Just fitted new cvds all round as all were bent and car shook lol, we race foams on carpet, contact tyres. so pre glued.
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Old 09-13-2017, 10:19 AM   #10
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i'd deal with droop and rear toe
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Old 09-13-2017, 10:20 AM   #11
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Just fitted new cvds all round as all were bent and car shook lol, we race foams on carpet, contact tyres. so pre glued.
Maybe I should have remembered you already mentioned you race on foams lol. I'm thinking the chassis is digging to much on the nose. Try raising the front inner camber links. That will take away forward bite and should settle the chassis for you.
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Old 09-13-2017, 10:32 AM   #12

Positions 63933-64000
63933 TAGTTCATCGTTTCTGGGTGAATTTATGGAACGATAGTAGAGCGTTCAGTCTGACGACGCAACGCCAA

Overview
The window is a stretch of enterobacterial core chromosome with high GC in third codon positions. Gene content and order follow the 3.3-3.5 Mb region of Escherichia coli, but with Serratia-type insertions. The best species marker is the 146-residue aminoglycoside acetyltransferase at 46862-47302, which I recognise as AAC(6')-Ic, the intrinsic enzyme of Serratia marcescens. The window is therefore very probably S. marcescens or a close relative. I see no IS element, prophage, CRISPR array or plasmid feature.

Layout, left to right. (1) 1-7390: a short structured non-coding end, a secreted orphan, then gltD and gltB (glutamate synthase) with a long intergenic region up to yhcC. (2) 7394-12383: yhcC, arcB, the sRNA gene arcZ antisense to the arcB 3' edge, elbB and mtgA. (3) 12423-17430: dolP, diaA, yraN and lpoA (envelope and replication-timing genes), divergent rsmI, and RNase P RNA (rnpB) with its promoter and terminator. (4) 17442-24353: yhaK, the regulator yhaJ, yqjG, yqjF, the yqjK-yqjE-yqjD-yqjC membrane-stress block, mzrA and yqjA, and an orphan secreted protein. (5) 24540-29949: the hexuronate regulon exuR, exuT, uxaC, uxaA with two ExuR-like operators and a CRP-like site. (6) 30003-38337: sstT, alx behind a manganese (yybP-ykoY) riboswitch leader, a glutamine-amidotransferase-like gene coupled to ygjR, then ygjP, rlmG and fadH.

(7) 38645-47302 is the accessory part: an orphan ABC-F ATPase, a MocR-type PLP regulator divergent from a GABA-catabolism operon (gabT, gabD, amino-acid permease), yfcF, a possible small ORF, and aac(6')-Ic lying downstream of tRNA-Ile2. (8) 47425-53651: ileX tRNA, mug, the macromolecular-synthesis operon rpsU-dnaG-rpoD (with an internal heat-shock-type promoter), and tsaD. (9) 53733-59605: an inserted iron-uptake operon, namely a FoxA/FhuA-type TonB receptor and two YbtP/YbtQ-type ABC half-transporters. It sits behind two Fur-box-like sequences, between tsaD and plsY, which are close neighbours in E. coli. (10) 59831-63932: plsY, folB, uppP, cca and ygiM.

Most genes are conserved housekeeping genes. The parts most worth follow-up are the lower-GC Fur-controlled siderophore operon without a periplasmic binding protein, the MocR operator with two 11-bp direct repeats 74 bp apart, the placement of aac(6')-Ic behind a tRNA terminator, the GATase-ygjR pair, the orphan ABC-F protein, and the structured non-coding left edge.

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With foam tires we always ran a much, much harder rear spring than fronts, like 30lb/in on the front and 17lb/in on the rear.

Adjusting your rear links to have more camber-gain would probably help as well.

I would run nearly 0 droop all around to prevent the car from being able to "load up" on one side and cause it to break traction.

Also, I would guess that you are dragging the chassis in the corners. Do you have buildup on the chassis edge?
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Old 09-13-2017, 10:50 AM   #13
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i would go in this order: